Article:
We would expect this to be true by default, as we visualise BM as a curve. So it is interesting to see how much we can deduce without significant technical analysis. In this context we assume that for :. This means that almost surely, BM returns to zero infinitely many times. This is easiest shown by using the time-reversal equivalence to deduce that. That is,. These sequence have a nice property that their means remain constant over time this follows directly from the law of iterated expectation.

I thought that this was weird and noteworthy in a why-did-I-never-see-this-before kind of way. Let , and for all , define. Consider the partial sums. This is again a martingale. Applying this to , we have. Now even though the are a martingale sequence we hope that they correspond to a fair game , our total loss can be infinite with probability 1. Note: Since every martingale is a submartingale, we in fact have a submartingale sequence that tends to!

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These sequence have a nice property that their means remain constant over time this follows directly from the law of iterated expectation. I thought that this was weird and noteworthy in a why-did-I-never-see-this-before kind of way. Let , and for all , define. Consider the partial sums. This is again a martingale. Applying this to , we have. Now even though the are a martingale sequence we hope that they correspond to a fair game , our total loss can be infinite with probability 1.

Note: Since every martingale is a submartingale, we in fact have a submartingale sequence that tends to! You are commenting using your WordPress. You are commenting using your Google account. You are commenting using your Twitter account.

You are commenting using your Facebook account. Notify me of new comments via email. Notify me of new posts via email. Also, the probability that we return to zero is the same as the probability that we ever hit 1, since after one time-step they are literally the same problem after symmetry. But if the expected number of visits to anywhere ie the sum across all places is finite, this is clearly ridiculous, since we are running the process for an infinite time, and at each time-step we must be somewhere!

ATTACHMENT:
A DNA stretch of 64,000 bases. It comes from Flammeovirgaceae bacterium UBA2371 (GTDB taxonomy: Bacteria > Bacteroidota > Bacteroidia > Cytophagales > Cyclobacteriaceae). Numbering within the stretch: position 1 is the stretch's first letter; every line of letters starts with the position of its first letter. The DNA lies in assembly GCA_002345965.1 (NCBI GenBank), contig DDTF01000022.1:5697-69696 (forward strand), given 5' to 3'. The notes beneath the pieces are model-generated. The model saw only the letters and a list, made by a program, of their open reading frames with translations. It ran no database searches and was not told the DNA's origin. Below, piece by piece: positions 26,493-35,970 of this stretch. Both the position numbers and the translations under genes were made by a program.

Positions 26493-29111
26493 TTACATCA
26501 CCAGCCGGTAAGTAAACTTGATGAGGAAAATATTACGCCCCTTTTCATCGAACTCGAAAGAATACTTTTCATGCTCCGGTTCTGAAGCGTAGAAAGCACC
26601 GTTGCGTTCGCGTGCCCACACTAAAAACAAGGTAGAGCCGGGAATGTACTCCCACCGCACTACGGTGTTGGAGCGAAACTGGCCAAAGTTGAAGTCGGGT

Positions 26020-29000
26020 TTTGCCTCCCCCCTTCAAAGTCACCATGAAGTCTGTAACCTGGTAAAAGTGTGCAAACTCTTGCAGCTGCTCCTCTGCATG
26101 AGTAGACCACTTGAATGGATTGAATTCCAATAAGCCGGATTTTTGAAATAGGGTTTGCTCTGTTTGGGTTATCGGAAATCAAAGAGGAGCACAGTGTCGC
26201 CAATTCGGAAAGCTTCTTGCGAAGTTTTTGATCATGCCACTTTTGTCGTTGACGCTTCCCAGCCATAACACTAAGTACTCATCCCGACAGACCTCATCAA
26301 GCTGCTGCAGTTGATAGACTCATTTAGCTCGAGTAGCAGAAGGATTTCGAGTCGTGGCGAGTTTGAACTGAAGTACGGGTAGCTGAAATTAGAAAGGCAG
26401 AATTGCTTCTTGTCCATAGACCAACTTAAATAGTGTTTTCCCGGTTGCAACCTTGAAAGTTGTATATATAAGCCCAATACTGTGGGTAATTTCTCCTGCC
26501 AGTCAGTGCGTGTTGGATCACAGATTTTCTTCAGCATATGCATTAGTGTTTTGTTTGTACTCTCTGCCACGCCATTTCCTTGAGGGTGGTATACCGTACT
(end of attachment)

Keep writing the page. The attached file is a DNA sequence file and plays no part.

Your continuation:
What will actually turn out to be useful is that although the bets are now small, the average time until we hit 1 is actually infinite. So long as at each stage you bet exactly enough that, if you win, you recoup all your losses so far, and one extra pound, this has the same overall effect.

Of course, we need to check that we do eventually win a round, which is not guaranteed if the probability of winning conditional on not having yet won decays sufficiently fast. By taking logs and taking care of the approximations, it can be seen that the divergence or otherwise of determines which way this falls. The first part is more of an aside.

In a variety of contexts, whether for testing Large Deviations Principles or calculating expectations by integrating over the tail, it is useful to know good approximations to the tail of various distributions. In particular, the exact form of the tail of a standard normal distribution is not particularly tractable. The following upper bound is therefore often extremely useful, especially because it is fairly tight, as we will see.

Let be a standard normal RV. We are interested in the tail probability. The density function of a normal RV decays very rapidly, as the exponential of a quadratic function of x. This means we might expect that conditional on , with high probability Z is in fact quite close to x. This concentration of measure property would suggest that the tail probability decays at a rate comparable to the density function itself. In fact, we can show that:. Just by comparing derivatives, we can also show that this bound is fairly tight.

In particular:. Now for the second part about CLT. The following question is why I started thinking about various interpretations of CLT in the previous post. Suppose we are trying to prove the Strong Law of Large Numbers for a random variable with 0 mean and unit variance. Suppose we try to use an argument via Borel-Cantelli :. Now we can use our favourite estimate on the tail of a normal distribution. By Borel-Cantelli, we conclude that with probability 1, eventually.